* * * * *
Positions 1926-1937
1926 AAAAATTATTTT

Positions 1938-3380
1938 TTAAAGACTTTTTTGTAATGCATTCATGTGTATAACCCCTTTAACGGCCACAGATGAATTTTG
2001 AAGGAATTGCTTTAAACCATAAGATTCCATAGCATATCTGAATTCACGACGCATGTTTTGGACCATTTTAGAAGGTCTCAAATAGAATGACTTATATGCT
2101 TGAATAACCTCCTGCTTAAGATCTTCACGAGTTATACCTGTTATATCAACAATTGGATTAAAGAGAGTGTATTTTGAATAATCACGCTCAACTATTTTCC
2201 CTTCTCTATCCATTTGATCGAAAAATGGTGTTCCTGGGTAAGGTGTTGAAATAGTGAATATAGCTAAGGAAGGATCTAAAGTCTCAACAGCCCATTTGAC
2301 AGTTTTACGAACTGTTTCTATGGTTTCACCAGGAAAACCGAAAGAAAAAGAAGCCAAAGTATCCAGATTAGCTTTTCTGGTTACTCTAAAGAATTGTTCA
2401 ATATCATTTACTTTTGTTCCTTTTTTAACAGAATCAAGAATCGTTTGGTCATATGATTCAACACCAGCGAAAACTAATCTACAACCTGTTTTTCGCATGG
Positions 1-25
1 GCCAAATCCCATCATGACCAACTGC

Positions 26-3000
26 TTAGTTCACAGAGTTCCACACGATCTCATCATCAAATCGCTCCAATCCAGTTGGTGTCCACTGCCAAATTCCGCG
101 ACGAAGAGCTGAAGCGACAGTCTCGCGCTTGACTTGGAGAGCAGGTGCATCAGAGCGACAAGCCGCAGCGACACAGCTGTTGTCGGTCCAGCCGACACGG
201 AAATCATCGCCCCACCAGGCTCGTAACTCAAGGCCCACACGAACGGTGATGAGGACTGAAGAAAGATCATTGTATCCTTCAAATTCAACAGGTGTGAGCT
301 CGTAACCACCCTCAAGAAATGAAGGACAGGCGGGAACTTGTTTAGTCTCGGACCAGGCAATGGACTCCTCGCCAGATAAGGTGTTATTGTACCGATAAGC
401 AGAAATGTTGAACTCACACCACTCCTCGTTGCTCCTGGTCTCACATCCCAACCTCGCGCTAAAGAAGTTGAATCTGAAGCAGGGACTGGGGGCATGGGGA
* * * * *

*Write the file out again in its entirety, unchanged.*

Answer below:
Positions 1926-1937
1926 AAAAATTATTTT

Positions 1938-3380
1938 TTAAAGACTTTTTTGTAATGCATTCATGTGTATAACCCCTTTAACGGCCACAGATGAATTTTG
2001 AAGGAATTGCTTTAAACCATAAGATTCCATAGCATATCTGAATTCACGACGCATGTTTTGGACCATTTTAGAAGGTCTCAAATAGAATGACTTATATGCT
2101 TGAATAACCTCCTGCTTAAGATCTTCACGAGTTATACCTGTTATATCAACAATTGGATTAAAGAGAGTGTATTTTGAATAATCACGCTCAACTATTTTCC
2201 CTTCTCTATCCATTTGATCGAAAAATGGTGTTCCTGGGTAAGGTGTTGAAATAGTGAATATAGCTAAGGAAGGATCTAAAGTCTCAACAGCCCATTTGAC
2301 AGTTTTACGAACTGTTTCTATGGTTTCACCAGGAAAACCGAAAGAAAAAGAAGCCAAAGTATCCAGATTAGCTTTTCTGGTTACTCTAAAGAATTGTTCA
2401 ATATCATTTACTTTTGTTCCTTTTTTAACAGAATCAAGAATCGTTTGGTCATATGATTCAACACCAGCGAAAACTAATCTACAACCTGTTTTTCGCATGG
Positions 1-25
1 GCCAAATCCCATCATGACCAACTGC

Positions 26-3000
26 TTAGTTCACAGAGTTCCACACGATCTCATCATCAAATCGCTCCAATCCAGTTGGTGTCCACTGCCAAATTCCGCG
101 ACGAAGAGCTGAAGCGACAGTCTCGCGCTTGACTTGGAGAGCAGGTGCATCAGAGCGACAAGCCGCAGCGACACAGCTGTTGTCGGTCCAGCCGACACGG
201 AAATCATCGCCCCACCAGGCTCGTAACTCAAGGCCCACACGAACGGTGATGAGGACTGAAGAAAGATCATTGTATCCTTCAAATTCAACAGGTGTGAGCT
301 CGTAACCACCCTCAAGAAATGAAGGACAGGCGGGAACTTGTTTAGTCTCGGACCAGGCAATGGACTCCTCGCCAGATAAGGTGTTATTGTACCGATAAGC
401 AGAAATGTTGAACTCACACCACTCCTCGTTGCTCCTGGTCTCACATCCCAACCTCGCGCTAAAGAAGTTGAATCTGAAGCAGGGACTGGGGGCATGGGGA